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You can sequence, analyze your genome for $999, but are you ready for the results?

For $999, you can get your genome sequenced and analyzed and see what medical conditions you’re predisposed to. That’s the proposition from Veritas Genetics, a Boston-based company, which is targeting an April launch for its test, analysis and consultation services, along with an app to house all that information and interaction.

This suite of information and services, called myGenome, includes an app that displays all of a user’s genome information, shows predisposed health conditions of varying risk levels, offers on-demand video conferencing with a genetic counselor, and gives a user the ability to share relevant genetic information with fitness coaches and nutritionists. The truly interesting and controversial part of this sub-$1,000 offering is, of course, the screening for medical predispositions.

Related: The human genome may be the next big API to hit the market

In an interview with MIT Technology Review, Veritas Genetics CEO and co-founder Mirza Cifric emphasized that myGenome is just a screening test and not a diagnostic. But that won’t stop the close examination that’s surely to come from the U.S. Food and Drug Administration (FDA) and others.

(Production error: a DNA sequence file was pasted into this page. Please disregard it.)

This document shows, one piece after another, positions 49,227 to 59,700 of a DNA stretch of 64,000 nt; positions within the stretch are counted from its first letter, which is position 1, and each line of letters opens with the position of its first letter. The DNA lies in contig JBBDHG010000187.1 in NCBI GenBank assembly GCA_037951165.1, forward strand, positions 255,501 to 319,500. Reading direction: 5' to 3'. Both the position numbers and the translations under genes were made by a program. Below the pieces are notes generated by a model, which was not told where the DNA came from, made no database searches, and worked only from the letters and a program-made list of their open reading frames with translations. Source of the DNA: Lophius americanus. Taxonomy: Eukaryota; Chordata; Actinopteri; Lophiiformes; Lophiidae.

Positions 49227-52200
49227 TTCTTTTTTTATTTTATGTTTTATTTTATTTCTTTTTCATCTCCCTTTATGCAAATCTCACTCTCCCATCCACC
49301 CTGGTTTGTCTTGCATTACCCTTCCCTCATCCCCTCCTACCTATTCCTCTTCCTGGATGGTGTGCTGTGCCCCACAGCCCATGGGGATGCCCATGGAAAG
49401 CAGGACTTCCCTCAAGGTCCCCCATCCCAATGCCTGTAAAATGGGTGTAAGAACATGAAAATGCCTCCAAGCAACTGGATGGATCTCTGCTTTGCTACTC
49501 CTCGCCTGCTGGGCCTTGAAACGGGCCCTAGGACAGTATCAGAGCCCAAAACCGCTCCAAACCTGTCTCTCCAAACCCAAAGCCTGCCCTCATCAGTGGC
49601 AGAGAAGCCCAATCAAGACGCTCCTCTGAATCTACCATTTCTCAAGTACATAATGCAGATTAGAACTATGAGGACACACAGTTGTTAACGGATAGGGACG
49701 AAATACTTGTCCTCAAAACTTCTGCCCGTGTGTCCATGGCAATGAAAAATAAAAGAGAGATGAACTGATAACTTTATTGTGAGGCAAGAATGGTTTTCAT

A measure Veritas Genetics is taking to quell scrutiny is requiring a doctor to order its genome test, which takes its offering out of the hands of stringent FDA regulations for “direct-to-consumer” DNA tests.

For those wondering how Veritas Genetics can make money off of this kind of offering at such a low price point, Cifric told MIT Technology Review that the company may charge users $100 or more for additional genetic counseling sessions, for instance.

The genome platform from Veritas Genetics and other companies in the space shines the spotlight on a question of great importance: Are everyday people ready to hear and respond well to unfavorable genome test results?

“People need to think through what they do, and do not, want to hear,” said George Church, co-founder of Veritas Genetics, in an interview with The San Diego Union-Tribune. He said a doctor’s approval should be part of the process for now, in this “transition period.”